£1m alcohol and drug jobs pilot
A NEW £1 million pilot scheme has been launched to help 30 young Inverclyde men with alcohol or drug dependencies turn their lives around by getting them into work.
Inverclyde Council and Inverclyde Health and Social Care Partnership (HSCP) have developed an innovative programme which will target men aged 20-30 in Greenock and Port Glasgow town centres.
The pilot scheme is aimed at those who are unemployed and have difficulties with alcohol and drugs, as well as mental health issues, to offer tailored support to help them overcome their dependencies and get them ready to work with a year’s paid employment on offer with the local authority.
The programme will initially be rolled out in Greenock town centre – statistically Inverclyde’s most deprived area – with Port Glasgow to follow and will also see three dedicated outreach workers taken on to support the young men taking part.
Funding of just over £1m is being made available by the council and the Inverclyde Integration Joint Board, which oversees health and social care functions carried out by the local authority and HSCP.
Councillor Stephen McCabe, leader of Inverclyde Council, said: “It’s been well-documented that we have high rates of deprivation and alcohol and drug dependency and we must act now to try and lift people out of poverty and prevent them turning to alcohol and drugs.
“While we can’t reverse the trend alone, we are working hard behind the scenes to enhance existing support and develop new ways to support some of our most vulnerable residents and this employability scheme is a bold and innovative example of that.
“This scheme will provide targeted support for young men in our communities to get their lives back on track and offer them hope for the future through a year’s paid employment.
“Improving life chances is crucial to lifting people out of poverty and preventing them from turning to alcohol and drugs.”
Data shows that 70 per cent of the local population who access alcohol and drug support services are male and many also have mental health issues.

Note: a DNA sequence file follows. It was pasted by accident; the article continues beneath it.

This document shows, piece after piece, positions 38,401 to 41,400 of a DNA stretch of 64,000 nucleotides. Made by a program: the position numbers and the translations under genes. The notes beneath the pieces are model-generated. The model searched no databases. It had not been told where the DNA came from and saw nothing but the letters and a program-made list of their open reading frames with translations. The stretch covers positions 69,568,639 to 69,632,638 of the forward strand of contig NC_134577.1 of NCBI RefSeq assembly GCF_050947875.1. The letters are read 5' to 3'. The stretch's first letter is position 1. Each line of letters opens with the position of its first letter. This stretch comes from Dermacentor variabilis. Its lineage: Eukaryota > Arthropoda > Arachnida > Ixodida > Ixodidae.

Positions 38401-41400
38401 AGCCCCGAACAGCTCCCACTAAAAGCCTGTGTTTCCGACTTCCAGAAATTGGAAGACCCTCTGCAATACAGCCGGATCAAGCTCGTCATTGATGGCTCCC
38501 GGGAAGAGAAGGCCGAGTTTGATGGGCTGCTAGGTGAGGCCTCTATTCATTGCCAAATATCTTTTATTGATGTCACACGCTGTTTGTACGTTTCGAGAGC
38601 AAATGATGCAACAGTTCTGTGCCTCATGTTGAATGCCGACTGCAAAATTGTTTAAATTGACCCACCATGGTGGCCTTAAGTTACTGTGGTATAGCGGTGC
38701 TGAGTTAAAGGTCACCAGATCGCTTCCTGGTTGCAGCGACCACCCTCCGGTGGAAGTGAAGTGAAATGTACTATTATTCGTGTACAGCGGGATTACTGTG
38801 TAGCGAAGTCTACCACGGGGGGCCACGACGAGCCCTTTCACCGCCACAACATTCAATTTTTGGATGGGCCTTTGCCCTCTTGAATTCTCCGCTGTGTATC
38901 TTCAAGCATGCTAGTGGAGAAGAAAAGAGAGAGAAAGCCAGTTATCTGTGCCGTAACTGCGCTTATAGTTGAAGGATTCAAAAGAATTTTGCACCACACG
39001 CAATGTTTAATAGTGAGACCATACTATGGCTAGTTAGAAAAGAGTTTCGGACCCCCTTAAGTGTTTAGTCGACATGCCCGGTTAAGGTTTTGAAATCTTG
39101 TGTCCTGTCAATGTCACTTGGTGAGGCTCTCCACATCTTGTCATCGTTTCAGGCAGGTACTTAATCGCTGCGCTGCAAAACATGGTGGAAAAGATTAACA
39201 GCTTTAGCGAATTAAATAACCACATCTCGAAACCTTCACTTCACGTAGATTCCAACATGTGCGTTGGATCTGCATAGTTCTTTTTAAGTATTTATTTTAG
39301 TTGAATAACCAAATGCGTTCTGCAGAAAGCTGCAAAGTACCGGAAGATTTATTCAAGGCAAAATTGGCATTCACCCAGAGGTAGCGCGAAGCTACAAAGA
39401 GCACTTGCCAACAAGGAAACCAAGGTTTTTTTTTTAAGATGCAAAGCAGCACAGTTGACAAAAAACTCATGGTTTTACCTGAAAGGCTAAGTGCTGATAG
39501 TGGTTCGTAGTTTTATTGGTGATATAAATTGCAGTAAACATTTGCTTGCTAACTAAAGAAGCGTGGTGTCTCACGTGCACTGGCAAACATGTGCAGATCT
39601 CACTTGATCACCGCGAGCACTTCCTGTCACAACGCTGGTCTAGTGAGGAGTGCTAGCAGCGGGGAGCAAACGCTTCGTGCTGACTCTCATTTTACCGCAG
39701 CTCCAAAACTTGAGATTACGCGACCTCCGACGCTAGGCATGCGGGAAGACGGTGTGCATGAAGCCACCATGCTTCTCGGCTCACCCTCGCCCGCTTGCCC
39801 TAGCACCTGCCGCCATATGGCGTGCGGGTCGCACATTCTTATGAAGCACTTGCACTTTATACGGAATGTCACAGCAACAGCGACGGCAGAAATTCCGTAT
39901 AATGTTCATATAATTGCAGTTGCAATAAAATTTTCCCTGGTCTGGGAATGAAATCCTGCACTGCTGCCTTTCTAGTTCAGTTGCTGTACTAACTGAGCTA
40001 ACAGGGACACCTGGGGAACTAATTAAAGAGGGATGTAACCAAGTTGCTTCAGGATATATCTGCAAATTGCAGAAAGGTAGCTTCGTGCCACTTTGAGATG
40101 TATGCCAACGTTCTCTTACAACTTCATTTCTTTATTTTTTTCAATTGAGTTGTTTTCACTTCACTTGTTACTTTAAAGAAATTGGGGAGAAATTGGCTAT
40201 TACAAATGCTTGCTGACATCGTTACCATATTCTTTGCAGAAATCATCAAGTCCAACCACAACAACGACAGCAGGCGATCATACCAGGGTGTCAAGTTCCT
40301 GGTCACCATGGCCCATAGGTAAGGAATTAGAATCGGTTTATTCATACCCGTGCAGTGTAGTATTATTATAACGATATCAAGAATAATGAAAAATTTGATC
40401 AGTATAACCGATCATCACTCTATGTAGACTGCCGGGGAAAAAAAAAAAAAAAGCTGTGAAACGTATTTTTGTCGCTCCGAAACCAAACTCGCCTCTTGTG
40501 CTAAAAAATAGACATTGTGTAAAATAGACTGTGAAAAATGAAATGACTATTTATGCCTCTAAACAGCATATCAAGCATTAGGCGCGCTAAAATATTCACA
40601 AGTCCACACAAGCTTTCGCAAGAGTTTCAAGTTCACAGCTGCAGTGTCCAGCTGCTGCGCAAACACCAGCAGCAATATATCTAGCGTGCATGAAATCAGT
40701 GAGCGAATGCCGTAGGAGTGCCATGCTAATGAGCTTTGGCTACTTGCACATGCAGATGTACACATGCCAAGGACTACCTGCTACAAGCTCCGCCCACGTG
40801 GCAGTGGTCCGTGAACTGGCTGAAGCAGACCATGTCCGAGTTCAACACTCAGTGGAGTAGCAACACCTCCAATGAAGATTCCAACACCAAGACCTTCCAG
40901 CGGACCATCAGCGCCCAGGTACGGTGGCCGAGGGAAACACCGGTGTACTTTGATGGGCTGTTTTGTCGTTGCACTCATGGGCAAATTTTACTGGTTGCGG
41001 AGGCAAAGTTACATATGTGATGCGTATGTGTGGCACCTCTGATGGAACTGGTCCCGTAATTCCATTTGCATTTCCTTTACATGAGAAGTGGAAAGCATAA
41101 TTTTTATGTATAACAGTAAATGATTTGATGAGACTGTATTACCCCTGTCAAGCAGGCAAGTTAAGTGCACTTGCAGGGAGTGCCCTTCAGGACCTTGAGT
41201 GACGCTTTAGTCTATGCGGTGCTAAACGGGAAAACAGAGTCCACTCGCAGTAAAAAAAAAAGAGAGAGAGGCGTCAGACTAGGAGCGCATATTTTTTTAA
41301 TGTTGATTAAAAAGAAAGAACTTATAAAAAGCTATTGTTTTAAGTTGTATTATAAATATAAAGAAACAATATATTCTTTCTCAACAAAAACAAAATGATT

Further analysis found that those in the 20-30 age group in particular face complex barriers to employment, often have mental health and addiction issues, and are involved in crime.
However, many who access support services do not engage fully due to the situations they find themselves in.
The employment pilots will run for two years and will be supported by three outreach support workers who will be tasked with engaging with individuals involved, gaining their trust and providing intensive activities to support their recovery and with a view to making them ready for work after year one when a 12-month contract will be on offer.
Councillor Robert Moran, Inverclyde’s health and social care convener, said: “We’ve spoken at great length about the problems we face locally with deprivation and addiction but it’s time to take radical action to try and turn the tide and improve health and employment outcomes for residents, particularly our young people.
“This is a fantastic initiative that can deliver real change and give young men in Greenock and Port Glasgow a different, positive pathway to follow.
“It will also give hope to others out there who are struggling for whatever reason and show that there is help available and encourage them to seek support.”
For more information about alcohol and drugs support services, visit the Inverclyde Alcohol and Drugs Partnership website at www.inverclydeadp.org.uk or phone 01475 715353.
To find out about employment opportunities within council/HSCP log on to visit www.myjobscotland.gov.uk/councils/inverclyde-council/jobs and look out for #InverclydeWorks on social media.